“Love is a very Western Concept.” Six words uttered on a cool Edinburgh evening, walking beneath Marchmont’s towering tenements, and a brooding sky.
In India, falling in love prior to marriage is viewed as disruptive - dangerous even - an act considered entirely antisocial. Ironically - love happens to be exactly the the reason I find myself in India during a swelteringly hot July. Can you really say you have lived if you haven’t been to an Indian Wedding?!
My thoughts on where to go, what to eat and what to pack for a 3 week stint in Punjab!
Unless you wish to brave trains, or have a local guide and weeks to explore, stick to one area at a time - India is large and often overwhelming - particularly in 40 degree heat. Whether visiting Mumbai, Delhi or Amritsar you are promised inspiration and surprises at every turn.
I'm in Punjab, home to Sikhism and often referred to as India’s breadbasket due to its fertile farmland and arguably India’s finest food! And since you asked…
What to Eat
Forget fine restaurants, the best food is found in humble homes and street stalls - yes, really! Kulcha, Paratha, Paneer, Besan ladoo, the food in India is hearty and delicious with plenty to choose from whether a meat eater or a vegetarian. I always pick food up on the go from street vendors who serve staples and seasonal favourites. In the winter, my go-to drink is Cane Juice freshly pressed and squeezed. In the summer however, I couldn't resist the Doodh (milk) Soda - creamy, sweet, shockingly pink and deliciously cooling, and the Falooda - a dessert made from layers of vermicelli, rose syrup, sweet basil seeds, nuts and rich ice cream - served roadside!
Of course I would be remiss if I didn't mention Chai. Forget coffee, in India it’s all about sweet hot chai! Black tea boiled with milk, sugar and aromatic spices for a comforting pick-me-up! Served in every home, chai is to India what tea and biscuits are to the UK!
Where to Go
I never visit Punjab without a trip to The Golden Temple in Amritsar. Famous for its full golden dome, it is one of the most sacred pilgrim sights for Sikhs. Built on a 67ft square piece of marble surrounded by water on all four sides, the Temple itself is a two storied structure built using 500kg of 24 carat gold. The pool surrounding the temple is known as the Amrit Sarovar which is considered sacred by Sikhs who often bathe in the clear water of the Sarovar before offering prayers.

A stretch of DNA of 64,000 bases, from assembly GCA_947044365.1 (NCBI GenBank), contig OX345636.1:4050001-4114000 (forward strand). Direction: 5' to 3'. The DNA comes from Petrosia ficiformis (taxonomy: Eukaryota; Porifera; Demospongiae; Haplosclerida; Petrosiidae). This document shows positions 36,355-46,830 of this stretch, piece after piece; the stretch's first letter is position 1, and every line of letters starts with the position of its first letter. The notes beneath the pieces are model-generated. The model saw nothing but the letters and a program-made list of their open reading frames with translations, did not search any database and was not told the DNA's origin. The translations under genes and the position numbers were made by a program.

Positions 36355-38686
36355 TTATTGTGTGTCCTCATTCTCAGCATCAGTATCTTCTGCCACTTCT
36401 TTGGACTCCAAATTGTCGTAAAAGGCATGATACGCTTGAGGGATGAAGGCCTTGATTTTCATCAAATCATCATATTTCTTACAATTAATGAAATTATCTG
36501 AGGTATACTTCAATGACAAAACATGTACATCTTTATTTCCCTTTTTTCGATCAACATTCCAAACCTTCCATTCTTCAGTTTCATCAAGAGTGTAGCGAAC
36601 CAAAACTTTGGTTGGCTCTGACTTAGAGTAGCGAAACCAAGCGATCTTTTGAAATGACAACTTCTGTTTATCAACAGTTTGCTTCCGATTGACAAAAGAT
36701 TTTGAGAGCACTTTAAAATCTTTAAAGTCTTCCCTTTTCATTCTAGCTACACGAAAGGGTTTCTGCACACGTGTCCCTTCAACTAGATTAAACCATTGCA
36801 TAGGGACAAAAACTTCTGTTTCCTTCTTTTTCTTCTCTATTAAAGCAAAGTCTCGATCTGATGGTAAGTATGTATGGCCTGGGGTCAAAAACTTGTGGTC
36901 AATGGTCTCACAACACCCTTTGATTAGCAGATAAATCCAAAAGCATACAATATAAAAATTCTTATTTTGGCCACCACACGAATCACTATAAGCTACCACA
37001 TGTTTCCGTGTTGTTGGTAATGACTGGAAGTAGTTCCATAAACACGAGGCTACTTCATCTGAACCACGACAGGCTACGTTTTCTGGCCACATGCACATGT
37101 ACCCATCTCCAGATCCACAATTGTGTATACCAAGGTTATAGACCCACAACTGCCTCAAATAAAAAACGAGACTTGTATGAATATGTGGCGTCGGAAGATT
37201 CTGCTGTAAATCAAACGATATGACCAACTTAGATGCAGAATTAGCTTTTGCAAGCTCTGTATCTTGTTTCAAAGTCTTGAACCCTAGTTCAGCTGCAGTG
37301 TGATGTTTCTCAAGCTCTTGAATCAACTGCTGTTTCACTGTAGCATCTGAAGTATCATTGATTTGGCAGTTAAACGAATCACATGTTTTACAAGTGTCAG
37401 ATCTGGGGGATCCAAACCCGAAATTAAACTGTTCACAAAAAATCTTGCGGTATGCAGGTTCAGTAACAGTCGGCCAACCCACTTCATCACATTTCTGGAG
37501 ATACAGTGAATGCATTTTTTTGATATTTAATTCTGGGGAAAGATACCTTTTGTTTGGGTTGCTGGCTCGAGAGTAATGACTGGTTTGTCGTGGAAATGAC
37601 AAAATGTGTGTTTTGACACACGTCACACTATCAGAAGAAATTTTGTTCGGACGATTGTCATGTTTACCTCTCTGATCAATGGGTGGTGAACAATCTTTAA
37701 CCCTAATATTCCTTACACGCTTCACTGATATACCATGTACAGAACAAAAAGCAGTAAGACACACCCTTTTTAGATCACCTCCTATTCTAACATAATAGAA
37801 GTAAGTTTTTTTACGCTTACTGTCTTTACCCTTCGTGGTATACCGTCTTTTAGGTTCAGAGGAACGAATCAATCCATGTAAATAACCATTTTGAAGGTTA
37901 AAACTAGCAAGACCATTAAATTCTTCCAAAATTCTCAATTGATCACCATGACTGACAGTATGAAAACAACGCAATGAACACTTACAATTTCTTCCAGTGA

With four entrances symbolising openness to all devotees regardless of religion, caste or creed, the Golden Temple is open to everyone. It is also recognised as the largest free kitchen in the world, serving langar - a free hot meal - to around fifty thousand visitors daily. A simple meal consisting of roti, daal and kheer enjoyed cross legged on the floor of the langar hall. The food is prepped by thousands of volunteers daily, using ingredients bought with the donations of devotees around the world.
It's also well worth getting out of the city - if you have ever seen a Punjabi film it’s all about communities and village life. I'm lucky enough to be village based when in India however if you aren’t, I'd recommend visiting Sadda Pind for a true taste of Punjabi life. See artisans at work making traditional clothes, shoes and food. See what villagers experienced before shopping malls and city life became so accessible - when mobile cinemas would travel village to village and communities would gather around the community oven to exchange gossip and cook roti!
One of the best things we squeezed into our trip - even if it was just because of the 10 degree temperature drop - was going to Himachal Pradesh. Situated further north, in the Western Himalayas, Himachal Pradesh is famous for its beautiful landscapes, hill stations and Bhuddhist Architecture.
What to Pack
What to pack will vary depending on time of year and place of travel, however even during Winter, Punjab can go into the mid-twenties. I lived in floaty linen and cotton dresses - colourful, cool and comfortable - which, believe me, you need when surrounded by the delicious food!
Part Two Pam Polka Coral Dress - £149.95 | Pearl & Caviar Dress - Sold Out |
It would be rude not to indulge in a spot of retail therapy, and when fabric can be bought and outfits tailored to your measurements for such great prices, I'm hard pressed not to invest in some traditional clothes. For women, tradition dictates the Salwar Kameez - a three piece suit consisting of trousers, a long blouse and dupatta (scarf). Shops sell both stitched and unstitched suits with as much beading and embroidery work as you want - whereas in cloth shops you can buy fabric by the metre and a plain dupatta which you can get dyed by a street vendor to the exact shade of cloth purchased - a real art!
And as for a the wedding - if you get the chance to attend a Punjabi wedding - go! It's an experience you will never forget - a week filled with laughter, dancing, food, tradition, music, happy tears and truly beautiful clothes!